On July 7, 2021, a group of Colombian mercenaries assassinated President Moïse with the possible complicity of one or more of the members of his own ruling circle. The United States and its allies intervened directly to impose Ariel Henry as de facto prime minister. Right now, Haiti has no legitimate government and neither does it have a legislature. In fact, the country is run by the governments of several foreign countries designated as the Core Group, coordinated by the United States. Following the guidelines of this Core Group, Ariel Henry requested an armed intervention by the United Nations, which has now been achieved with the approval of the Multinational Security Support Mission. As Kim Ives, a veteran of solidarity with Haiti, has commented, it is as if a puppet were to make a request for support to its puppet master.
The new intervention
The spurious pretext for the approval of this new neocolonial armed intervention in Haiti has been the increase in armed violence and organized crime in the country. The consensus manipulated by the United States and its allies attributes this phenomenon exclusively to the activity of criminal gangs, especially in the capital Port-au-Prince. This false version of the situation omits two facts of fundamental importance. First, the criminal gangs are controlled mainly by the same Haitian elites who collaborate politically with the United States and its allies. It was during an internal dispute between these local elites that the assassination of Jovenal Moïse occurred in 2021. The criminal groups in Haiti fulfill a political function applying terrorism against the grassroots opposition to the de facto government and to foreign intervention.
Secondly, several popular forces have taken up arms to protect their communities precisely from armed attacks on the population by criminal gangs controlled by local elites, often in collusion with the corrupt Haitian police. In reality, the approval of this new armed intervention means increasing the forces of anti-democratic repression of the de facto government in Haiti and its American and European owners in order to suppress broadly based political opposition in the country and annihilate its capacity for armed resistance in self-defense. A large group of Haitian popular organizations explained this reality in an open letter to the leaders of the African Union last August, where they wrote:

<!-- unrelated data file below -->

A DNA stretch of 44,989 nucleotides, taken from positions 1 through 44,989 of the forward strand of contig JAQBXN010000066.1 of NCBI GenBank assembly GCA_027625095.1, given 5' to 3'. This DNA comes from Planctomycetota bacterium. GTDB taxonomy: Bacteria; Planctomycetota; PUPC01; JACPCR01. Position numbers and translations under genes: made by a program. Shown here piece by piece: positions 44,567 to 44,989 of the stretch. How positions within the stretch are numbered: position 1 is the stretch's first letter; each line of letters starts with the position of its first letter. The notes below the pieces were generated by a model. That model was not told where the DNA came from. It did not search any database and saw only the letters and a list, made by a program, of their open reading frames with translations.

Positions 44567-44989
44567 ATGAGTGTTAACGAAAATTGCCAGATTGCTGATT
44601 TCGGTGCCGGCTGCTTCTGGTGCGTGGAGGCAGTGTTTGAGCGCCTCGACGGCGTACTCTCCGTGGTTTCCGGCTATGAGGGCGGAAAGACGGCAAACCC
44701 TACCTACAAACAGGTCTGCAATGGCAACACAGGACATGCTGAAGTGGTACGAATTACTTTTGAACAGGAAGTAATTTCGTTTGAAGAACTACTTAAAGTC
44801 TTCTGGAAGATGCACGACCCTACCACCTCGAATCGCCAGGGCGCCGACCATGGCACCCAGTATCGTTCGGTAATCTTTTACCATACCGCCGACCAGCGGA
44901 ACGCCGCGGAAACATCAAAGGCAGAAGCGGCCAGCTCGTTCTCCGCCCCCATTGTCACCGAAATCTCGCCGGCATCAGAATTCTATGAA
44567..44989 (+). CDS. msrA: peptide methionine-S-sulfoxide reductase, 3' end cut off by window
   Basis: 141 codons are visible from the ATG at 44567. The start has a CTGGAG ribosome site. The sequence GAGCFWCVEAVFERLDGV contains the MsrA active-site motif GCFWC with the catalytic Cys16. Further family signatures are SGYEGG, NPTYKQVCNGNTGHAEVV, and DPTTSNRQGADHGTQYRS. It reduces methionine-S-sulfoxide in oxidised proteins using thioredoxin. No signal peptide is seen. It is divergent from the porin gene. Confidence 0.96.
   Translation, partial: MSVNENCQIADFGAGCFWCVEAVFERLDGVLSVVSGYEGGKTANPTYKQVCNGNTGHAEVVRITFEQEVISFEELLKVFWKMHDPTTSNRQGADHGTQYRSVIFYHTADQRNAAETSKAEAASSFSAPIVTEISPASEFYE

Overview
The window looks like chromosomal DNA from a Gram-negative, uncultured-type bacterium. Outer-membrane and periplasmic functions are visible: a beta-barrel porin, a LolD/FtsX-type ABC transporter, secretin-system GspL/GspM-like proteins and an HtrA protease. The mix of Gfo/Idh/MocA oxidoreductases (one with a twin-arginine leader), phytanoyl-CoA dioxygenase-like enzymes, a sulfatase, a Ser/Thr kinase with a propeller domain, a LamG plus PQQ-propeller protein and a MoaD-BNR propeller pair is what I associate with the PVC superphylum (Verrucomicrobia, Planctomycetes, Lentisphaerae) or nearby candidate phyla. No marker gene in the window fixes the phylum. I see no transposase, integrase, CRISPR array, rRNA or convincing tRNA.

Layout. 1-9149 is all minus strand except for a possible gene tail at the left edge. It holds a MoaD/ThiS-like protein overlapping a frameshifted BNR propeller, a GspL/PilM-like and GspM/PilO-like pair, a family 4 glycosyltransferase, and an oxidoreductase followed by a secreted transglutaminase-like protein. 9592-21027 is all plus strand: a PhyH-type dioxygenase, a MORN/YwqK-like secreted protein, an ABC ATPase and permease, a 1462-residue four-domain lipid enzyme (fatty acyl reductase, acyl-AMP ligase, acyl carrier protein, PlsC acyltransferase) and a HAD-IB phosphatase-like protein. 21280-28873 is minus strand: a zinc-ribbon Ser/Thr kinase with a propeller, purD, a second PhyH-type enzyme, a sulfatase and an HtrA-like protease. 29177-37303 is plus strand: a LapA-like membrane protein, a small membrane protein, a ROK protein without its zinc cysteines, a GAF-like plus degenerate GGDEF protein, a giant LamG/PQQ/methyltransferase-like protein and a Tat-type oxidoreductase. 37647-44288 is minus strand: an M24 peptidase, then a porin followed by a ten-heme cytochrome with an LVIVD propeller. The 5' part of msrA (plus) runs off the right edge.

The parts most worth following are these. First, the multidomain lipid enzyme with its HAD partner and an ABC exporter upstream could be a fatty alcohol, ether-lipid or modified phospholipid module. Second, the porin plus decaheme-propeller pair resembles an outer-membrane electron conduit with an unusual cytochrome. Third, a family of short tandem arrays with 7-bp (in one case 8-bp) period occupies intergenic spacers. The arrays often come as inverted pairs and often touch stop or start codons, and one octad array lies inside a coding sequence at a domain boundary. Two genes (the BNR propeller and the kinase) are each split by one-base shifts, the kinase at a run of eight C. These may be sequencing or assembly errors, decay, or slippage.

“We have received with astonishment the surprising news that a brotherly country like Kenya has agreed to lead an American-UN occupation force disguised under the label of “multinational force” against Haiti in order to continue deceiving national and international public opinion better, thus trying to hide the Machiavellian side of this criminal initiative. It should be noted that in order to prepare national and international public opinion for the acceptance of this felony, armed gangs have been mobilized nationwide with the aim of creating total chaos capable of justifying the US-UN occupation of our country. Thus, armed gangs are authorized to collectively rape girls and young women, massacre, kidnap and terrorize the defenseless population on a daily basis.”
This assertion confirms a report in January of this year in which the National Network for the Defense of Human Rights in Haiti commented that “it has strong reasons to believe that the accelerated deterioration of the security situation in the country, after a few days of calm, intends to justify and obtain from the international community the deployment of a foreign military force in Haiti.….” This cynical, sadistic manipulation has been a crucial component of the pressure from the United States and its allies for precisely this kind of intervention. It has been disappointing that the Community of Latin American and Caribbean States, in the declaration of its Seventh Summit in January of this year, endorsed this type of imperialist maneuver to force an illegal intervention in the internal affairs of a country in the region.
In healthy contrast to the regrettable declaration of the CELAC summit, the government of Cuba has insisted in a statement issued after the recent decision of the United Nations Security Council on Haiti that “We defend the legitimate rights of its people to find a peaceful and sustainable way out of the enormous challenges they face, based on full respect for their sovereignty. The main pending task of the international community with Haiti is not to send a military contingent. That sister Caribbean nation, to which the international community owes an enormous moral debt, needs more financial resources for its development. It urgently requires more and better international assistance and cooperation, not only for its reconstruction, but also to advance the sustainable development of the country.”
Cuba’s rational and sensible argument concurs fully with the call of the group of Haitian popular organizations to the African Union in August, where they observe, “We want to conclude by reminding you of the urgent need to offer us your concrete solidarity in this situation of extreme menace. We want to maintain the firm conviction that you will continue to take a clear position against the criminal project of an occupation of Haiti.”
Stephen Sefton is a Nicaraguan writer who has written on Nicaragua and Latin America since 2003. Since 2008 he has coordinated the Tortilla con Sal media collective.
Source: Kawsachun News